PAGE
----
Key Learnings From This Episode
- How the National Elevator Pitch Competition launched Chris’s current career. Jeffrey Hayzlett from Bloomberg TV created the contest called 118 Pitch Competition, for which Chris is now producer and co-host. In online voting. While Chris’s video earned a 2nd place, the competition panel felt he was the 1st place winner and ultimately selected him as the National Champion. This launched Chris’s career.
- What is an Elevator Pitch? An elevator pitch is a short, persuasive introduction to a product, person or idea. The belief is that the perfect elevator pitch is 118 seconds long – 8 seconds to grab someone’s attention and 110 seconds, which is the average length of time of an elevator ride in NYC, from the time you push the button to the end of the elevator ride.
- How can HR leaders use elevator pitch concepts to influence? The elevator pitch is not about sales in HR – it is about persuading, leading or enticing someone, speaking from a place of influence, credibility, and connection.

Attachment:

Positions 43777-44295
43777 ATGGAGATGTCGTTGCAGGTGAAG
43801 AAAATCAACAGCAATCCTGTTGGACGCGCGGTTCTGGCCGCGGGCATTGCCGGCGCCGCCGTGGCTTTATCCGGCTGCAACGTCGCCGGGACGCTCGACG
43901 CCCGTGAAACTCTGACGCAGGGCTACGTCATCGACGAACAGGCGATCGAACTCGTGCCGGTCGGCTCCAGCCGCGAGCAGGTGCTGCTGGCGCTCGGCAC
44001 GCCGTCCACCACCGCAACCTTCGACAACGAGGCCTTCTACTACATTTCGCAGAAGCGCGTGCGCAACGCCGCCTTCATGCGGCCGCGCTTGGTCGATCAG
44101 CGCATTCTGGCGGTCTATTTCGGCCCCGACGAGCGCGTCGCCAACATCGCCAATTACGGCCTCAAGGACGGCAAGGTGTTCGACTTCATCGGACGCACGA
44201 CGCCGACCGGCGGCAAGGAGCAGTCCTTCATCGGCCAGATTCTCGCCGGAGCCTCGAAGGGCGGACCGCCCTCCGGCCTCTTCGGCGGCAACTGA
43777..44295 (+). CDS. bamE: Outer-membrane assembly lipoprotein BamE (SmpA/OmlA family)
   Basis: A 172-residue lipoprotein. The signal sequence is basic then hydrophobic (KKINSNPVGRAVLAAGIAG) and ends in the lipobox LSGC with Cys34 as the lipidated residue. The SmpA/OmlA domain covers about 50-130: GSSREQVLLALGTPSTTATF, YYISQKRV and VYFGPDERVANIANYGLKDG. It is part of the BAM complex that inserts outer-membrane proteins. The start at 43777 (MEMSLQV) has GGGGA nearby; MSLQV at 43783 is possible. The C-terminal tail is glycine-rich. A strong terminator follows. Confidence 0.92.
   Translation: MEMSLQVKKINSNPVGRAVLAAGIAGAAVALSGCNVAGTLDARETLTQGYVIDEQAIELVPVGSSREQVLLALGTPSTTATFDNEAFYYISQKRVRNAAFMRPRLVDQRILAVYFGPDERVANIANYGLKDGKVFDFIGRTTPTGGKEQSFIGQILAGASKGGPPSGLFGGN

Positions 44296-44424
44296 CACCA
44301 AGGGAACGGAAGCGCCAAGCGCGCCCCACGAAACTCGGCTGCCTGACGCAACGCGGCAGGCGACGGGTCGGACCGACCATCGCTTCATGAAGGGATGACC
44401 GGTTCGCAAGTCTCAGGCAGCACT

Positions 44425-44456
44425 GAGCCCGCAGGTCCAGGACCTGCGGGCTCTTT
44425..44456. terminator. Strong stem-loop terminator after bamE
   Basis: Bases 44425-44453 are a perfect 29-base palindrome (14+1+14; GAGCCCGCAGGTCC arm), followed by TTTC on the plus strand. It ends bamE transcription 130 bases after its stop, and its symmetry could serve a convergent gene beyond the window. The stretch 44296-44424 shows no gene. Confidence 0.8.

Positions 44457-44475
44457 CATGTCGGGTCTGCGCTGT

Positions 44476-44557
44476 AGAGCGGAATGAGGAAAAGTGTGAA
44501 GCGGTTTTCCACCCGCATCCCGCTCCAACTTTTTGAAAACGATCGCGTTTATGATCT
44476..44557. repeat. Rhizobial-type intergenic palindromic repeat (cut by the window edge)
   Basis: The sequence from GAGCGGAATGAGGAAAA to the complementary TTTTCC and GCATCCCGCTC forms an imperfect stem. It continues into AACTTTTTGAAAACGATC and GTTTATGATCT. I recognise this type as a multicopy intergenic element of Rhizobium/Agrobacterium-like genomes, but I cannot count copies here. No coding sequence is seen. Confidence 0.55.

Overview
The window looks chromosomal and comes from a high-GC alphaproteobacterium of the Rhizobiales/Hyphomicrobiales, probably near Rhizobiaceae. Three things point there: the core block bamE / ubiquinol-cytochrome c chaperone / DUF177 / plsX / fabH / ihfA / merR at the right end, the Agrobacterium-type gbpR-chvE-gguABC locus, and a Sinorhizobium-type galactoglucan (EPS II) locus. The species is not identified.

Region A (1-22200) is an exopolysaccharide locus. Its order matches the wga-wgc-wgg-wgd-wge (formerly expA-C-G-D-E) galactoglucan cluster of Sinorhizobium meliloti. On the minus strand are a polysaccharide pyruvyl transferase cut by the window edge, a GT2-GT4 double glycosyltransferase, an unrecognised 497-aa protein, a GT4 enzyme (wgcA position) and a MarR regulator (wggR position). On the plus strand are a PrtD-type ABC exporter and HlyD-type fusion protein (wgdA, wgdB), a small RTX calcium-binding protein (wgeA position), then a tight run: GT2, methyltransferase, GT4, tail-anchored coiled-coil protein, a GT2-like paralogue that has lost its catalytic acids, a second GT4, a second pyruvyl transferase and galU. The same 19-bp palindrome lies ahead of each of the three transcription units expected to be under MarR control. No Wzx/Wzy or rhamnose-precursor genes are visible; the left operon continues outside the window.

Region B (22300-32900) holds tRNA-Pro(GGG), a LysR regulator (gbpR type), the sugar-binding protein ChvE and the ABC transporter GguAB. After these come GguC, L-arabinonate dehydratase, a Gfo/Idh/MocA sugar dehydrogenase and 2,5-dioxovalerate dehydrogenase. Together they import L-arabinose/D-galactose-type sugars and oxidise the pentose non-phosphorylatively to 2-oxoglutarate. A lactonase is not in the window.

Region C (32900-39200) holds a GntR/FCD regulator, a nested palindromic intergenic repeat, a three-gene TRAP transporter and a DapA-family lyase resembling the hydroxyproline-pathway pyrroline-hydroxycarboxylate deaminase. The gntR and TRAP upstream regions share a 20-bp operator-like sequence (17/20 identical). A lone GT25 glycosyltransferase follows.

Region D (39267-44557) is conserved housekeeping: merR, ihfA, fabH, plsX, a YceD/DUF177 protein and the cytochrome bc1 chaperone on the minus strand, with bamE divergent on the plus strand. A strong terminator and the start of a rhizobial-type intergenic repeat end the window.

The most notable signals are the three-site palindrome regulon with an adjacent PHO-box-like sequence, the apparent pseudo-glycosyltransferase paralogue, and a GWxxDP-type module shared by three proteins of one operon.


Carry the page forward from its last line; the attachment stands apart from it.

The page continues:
- Where does leadership come from? Leaders need to be able to share their vision in a way that is not just informational but is also compelling. Leaders are in place to make a difference. People are the greatest resource of any organization. There is nothing more important than a persuasive conversation about getting the right people in the right roles, creating the impact needed by getting and retaining the right employees, creating the engagement that matters. That leads towards the kind of influence that HR professionals seek but are sometimes lacking.
- If you are presenting an impactful program, it is about getting people’s attention. Chris shared that during a client presentation, he was only able to get to slide 3 in a 47 slide deck he had prepared. This presentation became a conversation - a conversation about what people want. People don’t want to be ‘pitched’. If you want to know if you are having an impact, you can judge by the action the listener takes. When they say, ‘tell me more’, it becomes a dialogue. You should not have the conversation you want to have. You should have the conversation the listener wants to have. His/her perspective is the one that matters most.